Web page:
ABSTRACT: Continuous monitoring of lactate production from cardiomyocytes is of great physiological and pathological importance since the level of lactate in extracellular fluid is closely associated with myocardial energy metabolism with implication in the diagnosis and therapeutics of myocardial hypoxia and ischemia. This study demonstrates an electrochemical approach to continuous monitoring of lactate production from neonatal rat cardiomyocytes following myocardial hypoxia with a dehydrogenase-based electrochemical biosensor and a negative pressure driven culture sampling. To eliminate the effect of pH variation occurring following the cardiomyocyte hypoxia on the biosensor response and to supply nicotinamide adenine dinucleotide (NAD(+)) cofactor necessary for the enzymatic reaction of lactate dehydrogenase (LDH), artificial cerebrospinal fluid (aCSF) containing NAD(+) cofactor is externally perfused and mixed online with cell culture before the culture goes to the detector. The method exhibits a high selectivity against the electrochemically active species endogenously existing in the extracellular culture of cardiomyocytes and a high tolerance against the variation of pH following cardiomyocyte hypoxia. The dynamic linear range for lactate detection is from 0.20 to 10 mM (I (nA) = 25.6 C(Lactate) (mM) + 20.1, γ = 0.996) with a detection limit of 0.16 mM (S/N = 3). The physiological level of the extracellular lactate of neonatal rat cardiomyocytes is determined to be 1.1 ± 0.1 mM (n = 3) with the cell density of about 0.5 × 10(3) cells/mm(2). When the cardiomyocytes are subject to hypoxia induced with anoxic reagents, carbonyl cyanide 4-(trifluoromethoxy)phenylhydrazone (FCCP), the extracellular lactate increases to 255 ± 30.3% (n = 3), relative to the physiological level, following 20 min of the hypoxia. This study essentially offers a new and effective electrochemical platform for investigating energy metabolism during cardiac physiological and pathological processes.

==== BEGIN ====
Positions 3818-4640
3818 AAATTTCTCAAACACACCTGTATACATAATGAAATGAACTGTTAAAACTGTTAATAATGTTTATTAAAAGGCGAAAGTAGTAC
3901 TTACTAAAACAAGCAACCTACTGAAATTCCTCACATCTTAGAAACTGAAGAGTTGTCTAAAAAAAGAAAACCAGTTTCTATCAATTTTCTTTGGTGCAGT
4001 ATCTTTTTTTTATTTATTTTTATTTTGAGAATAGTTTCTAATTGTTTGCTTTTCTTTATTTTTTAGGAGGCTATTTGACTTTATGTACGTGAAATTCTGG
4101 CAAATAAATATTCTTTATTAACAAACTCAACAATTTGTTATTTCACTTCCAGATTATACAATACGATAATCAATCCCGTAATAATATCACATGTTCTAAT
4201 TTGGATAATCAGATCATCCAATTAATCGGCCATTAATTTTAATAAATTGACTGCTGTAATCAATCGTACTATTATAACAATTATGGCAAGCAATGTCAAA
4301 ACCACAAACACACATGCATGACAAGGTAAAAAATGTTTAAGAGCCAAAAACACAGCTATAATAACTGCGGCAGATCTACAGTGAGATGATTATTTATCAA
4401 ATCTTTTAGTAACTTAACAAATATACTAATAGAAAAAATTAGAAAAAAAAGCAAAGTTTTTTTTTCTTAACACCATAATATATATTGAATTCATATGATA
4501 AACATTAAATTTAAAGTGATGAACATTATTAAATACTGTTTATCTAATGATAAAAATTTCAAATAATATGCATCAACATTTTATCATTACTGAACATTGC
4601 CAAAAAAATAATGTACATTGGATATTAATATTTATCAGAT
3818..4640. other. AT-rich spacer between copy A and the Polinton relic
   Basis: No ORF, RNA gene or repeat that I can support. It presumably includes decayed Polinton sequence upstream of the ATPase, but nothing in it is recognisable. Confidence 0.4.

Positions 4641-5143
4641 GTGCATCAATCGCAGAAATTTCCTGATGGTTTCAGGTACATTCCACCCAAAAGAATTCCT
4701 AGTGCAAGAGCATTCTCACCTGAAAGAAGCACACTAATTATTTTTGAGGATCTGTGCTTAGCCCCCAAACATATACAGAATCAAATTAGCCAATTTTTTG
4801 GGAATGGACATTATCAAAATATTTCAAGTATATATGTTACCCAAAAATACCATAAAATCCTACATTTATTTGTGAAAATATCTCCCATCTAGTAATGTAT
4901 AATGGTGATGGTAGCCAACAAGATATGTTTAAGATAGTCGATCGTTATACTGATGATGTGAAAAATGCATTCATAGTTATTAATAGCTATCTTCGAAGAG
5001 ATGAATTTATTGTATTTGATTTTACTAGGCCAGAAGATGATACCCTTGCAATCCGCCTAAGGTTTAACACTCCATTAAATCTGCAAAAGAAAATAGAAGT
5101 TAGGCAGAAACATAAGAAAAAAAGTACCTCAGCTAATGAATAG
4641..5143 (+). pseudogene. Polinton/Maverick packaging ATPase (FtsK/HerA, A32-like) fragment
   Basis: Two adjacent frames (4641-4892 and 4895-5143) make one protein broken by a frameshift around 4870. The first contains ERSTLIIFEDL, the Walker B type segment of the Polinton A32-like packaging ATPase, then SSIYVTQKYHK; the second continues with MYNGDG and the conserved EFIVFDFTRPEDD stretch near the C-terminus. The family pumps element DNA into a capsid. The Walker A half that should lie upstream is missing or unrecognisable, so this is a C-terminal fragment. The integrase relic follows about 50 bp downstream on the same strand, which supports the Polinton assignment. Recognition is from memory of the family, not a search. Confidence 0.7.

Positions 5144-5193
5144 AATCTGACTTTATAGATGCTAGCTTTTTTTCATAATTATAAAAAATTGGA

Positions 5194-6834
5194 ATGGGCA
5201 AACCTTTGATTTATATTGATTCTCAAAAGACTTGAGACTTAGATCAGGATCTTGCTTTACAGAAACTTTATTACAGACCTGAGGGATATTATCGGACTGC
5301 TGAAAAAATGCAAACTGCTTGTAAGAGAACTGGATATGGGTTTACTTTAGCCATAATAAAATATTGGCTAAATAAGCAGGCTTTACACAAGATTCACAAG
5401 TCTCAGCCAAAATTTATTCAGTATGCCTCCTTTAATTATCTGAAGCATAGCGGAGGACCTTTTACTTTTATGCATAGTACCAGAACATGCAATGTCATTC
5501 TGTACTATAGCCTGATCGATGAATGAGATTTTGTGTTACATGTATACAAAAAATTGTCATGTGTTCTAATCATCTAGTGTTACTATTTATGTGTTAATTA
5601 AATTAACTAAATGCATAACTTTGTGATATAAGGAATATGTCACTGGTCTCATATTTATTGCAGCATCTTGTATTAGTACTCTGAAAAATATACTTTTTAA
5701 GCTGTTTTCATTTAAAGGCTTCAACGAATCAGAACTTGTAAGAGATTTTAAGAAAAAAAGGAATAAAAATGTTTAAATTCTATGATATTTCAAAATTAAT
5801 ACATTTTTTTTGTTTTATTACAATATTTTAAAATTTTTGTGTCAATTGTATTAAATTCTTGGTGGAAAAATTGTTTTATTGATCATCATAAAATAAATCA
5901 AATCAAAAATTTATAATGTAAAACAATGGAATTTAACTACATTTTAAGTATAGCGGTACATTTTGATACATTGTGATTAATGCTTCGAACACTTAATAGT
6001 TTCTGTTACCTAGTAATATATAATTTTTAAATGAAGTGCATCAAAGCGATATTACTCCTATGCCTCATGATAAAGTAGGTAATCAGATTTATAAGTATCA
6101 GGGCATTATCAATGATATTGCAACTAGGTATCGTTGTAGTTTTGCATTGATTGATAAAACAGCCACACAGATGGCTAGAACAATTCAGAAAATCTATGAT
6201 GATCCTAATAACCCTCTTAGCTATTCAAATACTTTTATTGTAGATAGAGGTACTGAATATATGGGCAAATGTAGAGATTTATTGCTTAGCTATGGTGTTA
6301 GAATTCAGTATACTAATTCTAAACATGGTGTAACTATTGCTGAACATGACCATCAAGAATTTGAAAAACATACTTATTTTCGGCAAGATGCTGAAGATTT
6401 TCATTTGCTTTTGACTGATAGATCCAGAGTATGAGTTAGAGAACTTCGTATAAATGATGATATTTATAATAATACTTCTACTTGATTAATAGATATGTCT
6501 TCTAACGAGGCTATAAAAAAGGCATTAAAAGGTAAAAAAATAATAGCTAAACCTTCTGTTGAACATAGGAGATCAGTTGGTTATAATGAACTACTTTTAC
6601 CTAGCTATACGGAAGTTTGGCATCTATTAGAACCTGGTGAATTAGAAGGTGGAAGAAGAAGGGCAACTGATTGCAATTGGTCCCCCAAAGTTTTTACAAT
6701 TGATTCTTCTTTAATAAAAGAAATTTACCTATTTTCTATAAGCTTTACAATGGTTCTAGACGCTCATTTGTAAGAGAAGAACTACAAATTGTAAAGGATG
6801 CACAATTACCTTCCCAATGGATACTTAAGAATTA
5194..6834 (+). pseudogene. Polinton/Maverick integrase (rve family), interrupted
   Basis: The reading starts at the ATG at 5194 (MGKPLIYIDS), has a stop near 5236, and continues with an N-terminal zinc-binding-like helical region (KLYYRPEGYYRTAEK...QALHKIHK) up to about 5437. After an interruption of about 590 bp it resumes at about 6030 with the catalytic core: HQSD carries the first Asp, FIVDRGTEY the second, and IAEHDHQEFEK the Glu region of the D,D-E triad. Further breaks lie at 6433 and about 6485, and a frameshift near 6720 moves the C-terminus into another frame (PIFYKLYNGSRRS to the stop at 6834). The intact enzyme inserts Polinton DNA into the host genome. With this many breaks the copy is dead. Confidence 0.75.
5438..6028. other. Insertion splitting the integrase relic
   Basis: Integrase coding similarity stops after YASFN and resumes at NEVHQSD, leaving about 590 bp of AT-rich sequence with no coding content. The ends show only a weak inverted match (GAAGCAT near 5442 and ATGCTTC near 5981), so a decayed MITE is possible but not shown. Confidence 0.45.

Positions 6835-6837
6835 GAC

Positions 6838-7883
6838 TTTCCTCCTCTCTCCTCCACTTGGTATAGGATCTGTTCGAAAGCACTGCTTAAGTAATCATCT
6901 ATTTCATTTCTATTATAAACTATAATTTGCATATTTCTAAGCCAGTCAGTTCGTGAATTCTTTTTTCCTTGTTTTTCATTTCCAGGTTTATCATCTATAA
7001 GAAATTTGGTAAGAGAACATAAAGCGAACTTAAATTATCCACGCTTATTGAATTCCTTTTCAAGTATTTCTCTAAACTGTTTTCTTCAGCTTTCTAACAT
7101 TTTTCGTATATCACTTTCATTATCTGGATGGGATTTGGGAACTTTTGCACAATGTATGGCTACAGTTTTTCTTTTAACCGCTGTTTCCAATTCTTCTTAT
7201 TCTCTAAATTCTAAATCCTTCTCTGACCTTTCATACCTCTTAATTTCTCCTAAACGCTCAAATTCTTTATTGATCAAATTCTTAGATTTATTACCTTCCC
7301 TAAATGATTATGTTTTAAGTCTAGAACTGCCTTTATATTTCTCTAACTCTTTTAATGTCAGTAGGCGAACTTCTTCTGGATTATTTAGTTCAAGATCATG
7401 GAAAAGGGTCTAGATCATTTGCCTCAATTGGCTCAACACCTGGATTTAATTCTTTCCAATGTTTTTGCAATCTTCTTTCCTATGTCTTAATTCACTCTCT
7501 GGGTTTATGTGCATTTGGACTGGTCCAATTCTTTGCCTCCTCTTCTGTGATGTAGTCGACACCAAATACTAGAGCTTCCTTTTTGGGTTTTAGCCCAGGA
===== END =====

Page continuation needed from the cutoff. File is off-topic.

Analytical Chemistry 05/2012; 84(12):5285-91. · 5.86 Impact Factor